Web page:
The Mysterious Life of an American Reindeer Herder

Important Stats

Kilts Worn: 0

Whiskeys Drank: Uncountable

Showers Taken: Everyday (Almost)

Loch Ness Monster Sightings: Up for debate

Reindeer that Have Kicked Me in a Sensitive Spot: 1

Amount of Reindeer in the Herd: 150

Amount of Reindeer that I Like: 149

Since I finished the trail many people have been asking what I’ve been up to and based on my social media posts, why have I been hanging out with so many reindeer! Well, six weeks after summiting Katahdin, I moved to Scotland for a few months to work for the Cairngorm Reindeer Center as a reindeer herder and am presently writing this post from east of the Atlantic ocean.

Things are great! I still get to be outside everyday but sleep in a bed each night. I’ve been able to get out hiking quite a bit with a pack that’s not so heavy and joined by people that talk quite a bit different than I do. Instead of digging a hole for my own poop, I pick up the reindeers, but that’s ok too. I’ve made lot’s of new friends and have been able to catch up with many old friends as well. And although I created Trail Stoked primarily for documenting my time on the AT (and other long distance hikes *insert cliff hanger music*), I was recently asked by the Center to write a post for their blog explaining how I ended up here, so I thought it would be fun to post it on my own site as well!

Peace,

Handy Man Bobby

Glenmore, Scotland

November 26, 2018

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One year after spending Thanksgiving as the lone American in Nepal with a group of runners including Fiona Smith, I could have never imagined that I would be cooking Thanksgiving dinner for a group of reindeer herders in the Scottish Highlands. Nonetheless, here I am, still the lone American, but with a whole bunch of great friends surrounding me and accepting me as the, ‘token yank’.

My road to becoming a reindeer herder was unconventional to say the least. Actually, is there really any conventional way to end up working at the Cairngorm Reindeer Center? And yep, that is Center spelled with an ‘er’ at the end because there are just some things that I refuse to conform to including British spelling of certain words. So if you receive an adoption pack describing your reindeer’s ‘color’ you can bet that I wrote it.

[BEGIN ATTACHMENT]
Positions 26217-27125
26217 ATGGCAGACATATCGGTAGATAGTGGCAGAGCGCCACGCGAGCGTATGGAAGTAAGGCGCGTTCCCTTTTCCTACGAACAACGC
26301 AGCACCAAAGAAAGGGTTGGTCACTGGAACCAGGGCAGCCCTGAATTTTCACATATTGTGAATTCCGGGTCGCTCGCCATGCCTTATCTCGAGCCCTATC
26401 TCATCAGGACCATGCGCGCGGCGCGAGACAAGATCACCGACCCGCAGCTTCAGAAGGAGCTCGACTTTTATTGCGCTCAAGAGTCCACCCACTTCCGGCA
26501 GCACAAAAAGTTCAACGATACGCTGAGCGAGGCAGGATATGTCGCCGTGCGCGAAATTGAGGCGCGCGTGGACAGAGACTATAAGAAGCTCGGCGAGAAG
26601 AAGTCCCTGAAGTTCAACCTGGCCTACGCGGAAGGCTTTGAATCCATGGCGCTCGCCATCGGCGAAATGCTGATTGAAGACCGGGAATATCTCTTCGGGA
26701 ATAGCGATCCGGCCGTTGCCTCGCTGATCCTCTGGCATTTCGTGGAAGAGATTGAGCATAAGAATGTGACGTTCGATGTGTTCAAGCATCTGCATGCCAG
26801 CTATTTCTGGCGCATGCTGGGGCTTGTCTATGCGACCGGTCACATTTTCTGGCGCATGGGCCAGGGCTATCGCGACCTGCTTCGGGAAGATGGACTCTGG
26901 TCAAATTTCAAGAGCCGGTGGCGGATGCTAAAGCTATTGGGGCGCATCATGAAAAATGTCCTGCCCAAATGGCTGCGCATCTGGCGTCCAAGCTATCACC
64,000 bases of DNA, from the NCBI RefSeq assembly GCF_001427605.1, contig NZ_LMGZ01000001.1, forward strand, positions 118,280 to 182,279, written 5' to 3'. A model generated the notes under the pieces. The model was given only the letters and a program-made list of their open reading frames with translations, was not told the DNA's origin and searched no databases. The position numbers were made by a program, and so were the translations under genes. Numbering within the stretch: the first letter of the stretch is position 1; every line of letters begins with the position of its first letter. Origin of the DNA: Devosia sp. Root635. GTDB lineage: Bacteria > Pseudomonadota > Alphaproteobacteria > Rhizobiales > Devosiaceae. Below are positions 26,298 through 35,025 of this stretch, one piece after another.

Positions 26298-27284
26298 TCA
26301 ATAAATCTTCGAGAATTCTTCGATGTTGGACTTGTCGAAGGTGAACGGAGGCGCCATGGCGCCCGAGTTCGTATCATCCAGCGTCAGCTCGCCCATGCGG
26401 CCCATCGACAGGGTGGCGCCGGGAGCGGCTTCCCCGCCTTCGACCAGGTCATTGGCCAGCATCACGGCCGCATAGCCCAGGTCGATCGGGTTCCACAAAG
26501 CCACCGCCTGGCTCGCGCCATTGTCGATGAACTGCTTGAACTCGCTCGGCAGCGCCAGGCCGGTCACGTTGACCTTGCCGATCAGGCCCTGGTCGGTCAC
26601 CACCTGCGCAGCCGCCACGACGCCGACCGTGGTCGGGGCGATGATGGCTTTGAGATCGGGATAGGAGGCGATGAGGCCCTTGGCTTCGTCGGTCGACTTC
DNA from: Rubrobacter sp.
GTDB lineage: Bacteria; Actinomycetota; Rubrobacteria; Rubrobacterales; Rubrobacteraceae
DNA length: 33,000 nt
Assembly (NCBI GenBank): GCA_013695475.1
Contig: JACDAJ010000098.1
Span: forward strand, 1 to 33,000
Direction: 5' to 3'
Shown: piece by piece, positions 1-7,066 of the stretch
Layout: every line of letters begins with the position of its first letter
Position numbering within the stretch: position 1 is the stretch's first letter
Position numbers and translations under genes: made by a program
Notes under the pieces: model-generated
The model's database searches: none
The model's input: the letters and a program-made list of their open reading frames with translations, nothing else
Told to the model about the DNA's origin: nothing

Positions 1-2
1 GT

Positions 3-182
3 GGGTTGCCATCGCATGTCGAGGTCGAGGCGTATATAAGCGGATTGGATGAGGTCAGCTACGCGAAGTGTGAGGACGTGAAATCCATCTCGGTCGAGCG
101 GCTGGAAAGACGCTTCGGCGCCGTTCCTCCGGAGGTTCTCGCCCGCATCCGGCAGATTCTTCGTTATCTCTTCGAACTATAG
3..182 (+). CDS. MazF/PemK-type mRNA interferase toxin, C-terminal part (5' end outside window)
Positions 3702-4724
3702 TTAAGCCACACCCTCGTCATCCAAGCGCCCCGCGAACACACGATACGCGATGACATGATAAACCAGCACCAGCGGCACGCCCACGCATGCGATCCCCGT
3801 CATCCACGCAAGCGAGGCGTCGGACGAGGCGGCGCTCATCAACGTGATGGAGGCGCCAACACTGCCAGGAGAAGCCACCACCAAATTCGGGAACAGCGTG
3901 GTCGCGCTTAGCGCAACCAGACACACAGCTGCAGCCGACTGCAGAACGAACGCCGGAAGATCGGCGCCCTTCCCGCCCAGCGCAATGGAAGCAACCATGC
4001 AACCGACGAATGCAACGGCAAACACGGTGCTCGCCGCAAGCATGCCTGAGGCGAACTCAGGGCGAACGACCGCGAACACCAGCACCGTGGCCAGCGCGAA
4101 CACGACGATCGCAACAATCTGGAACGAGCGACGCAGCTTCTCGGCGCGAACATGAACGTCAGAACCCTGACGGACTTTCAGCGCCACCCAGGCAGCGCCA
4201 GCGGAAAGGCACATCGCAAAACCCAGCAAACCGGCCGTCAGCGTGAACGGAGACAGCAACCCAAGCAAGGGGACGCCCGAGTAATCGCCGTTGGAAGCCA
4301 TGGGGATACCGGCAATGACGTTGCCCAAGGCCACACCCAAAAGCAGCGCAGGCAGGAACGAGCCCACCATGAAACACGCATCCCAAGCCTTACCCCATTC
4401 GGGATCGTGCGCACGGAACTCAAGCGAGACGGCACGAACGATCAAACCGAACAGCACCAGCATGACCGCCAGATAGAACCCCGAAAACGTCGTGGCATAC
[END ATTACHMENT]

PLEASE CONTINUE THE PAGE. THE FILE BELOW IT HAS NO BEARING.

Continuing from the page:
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It all began last November while in the Himalaya finishing up my mission to run a marathon in every continent, and Asia was my last one. I was part of an expedition running the Everest Marathon, a group that included the one and only reindeer extraordinaire, Fiona Smith. When we were doing our introductions on the first few days of the trek, I honestly thought that she was joking when she enlightened us all to her incredibly unique profession. C’mon now, no one actually herds reindeer for a living? They just sit at the North Pole and eat carrots; no one looks after them but Santa. Boy, was I wrong. I knew virtually nothing about these incredible animals and the amazing people that take care of them here in Scotland.

rainbow

Fast forward to this past July, Fiona, our friend Tom from the Everest Marathon, and former reindeer herder Ruth Molloy found themselves on a plane to America to join me on my hike of the Appalachian Trail (AT). And for about a week, they all enjoyed the delightful experience of arduously trudging through the muddy hemlock forests of Vermont.

Anytime you meet someone while traveling, you know them in a very isolated context, so it becomes quite odd when you see them outside of that original encounter. However, when participating in something like the Everest Marathon, it enables you to create a bond with people that transcends far beyond what is normal. Because of this we stayed in close communication in the months following our journey through the Himalaya. When I had first told them that I would be hiking the Appalachian Trail, they must have done little to no research because they were quite keen to join me!

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While we all hiked there were many jokes made on my behalf regarding my homelessness and unemployment, simply living in a tent for five months in the mountains of the east coast of the United States. These jokes however, led to an offer that seemed to be taken more seriously as the days on the trail with Fiona and company went on. She suggested that when I had finished hiking, if I would like seasonal employment, I’d be welcome to come work at the Reindeer Center for November and December. The Christmas season tends to be a busy time of year for reindeer (I at least knew that), so they were looking to add some additional staff.

Next thing I knew, I had myself a plane ticket to Scotland and not the slightest clue into what I had gotten myself into. The first few days of work as a reindeer herder were a whirlwind of fact learning, feed mixing, and poo picking. Very different than my normal job in the United States as a paramedic, I found it quite enjoyable being in an environment where no one was yelling at me or bleeding on me (hopefully). And on my measure at how successful I am at work, I was doing very well, no one was dying!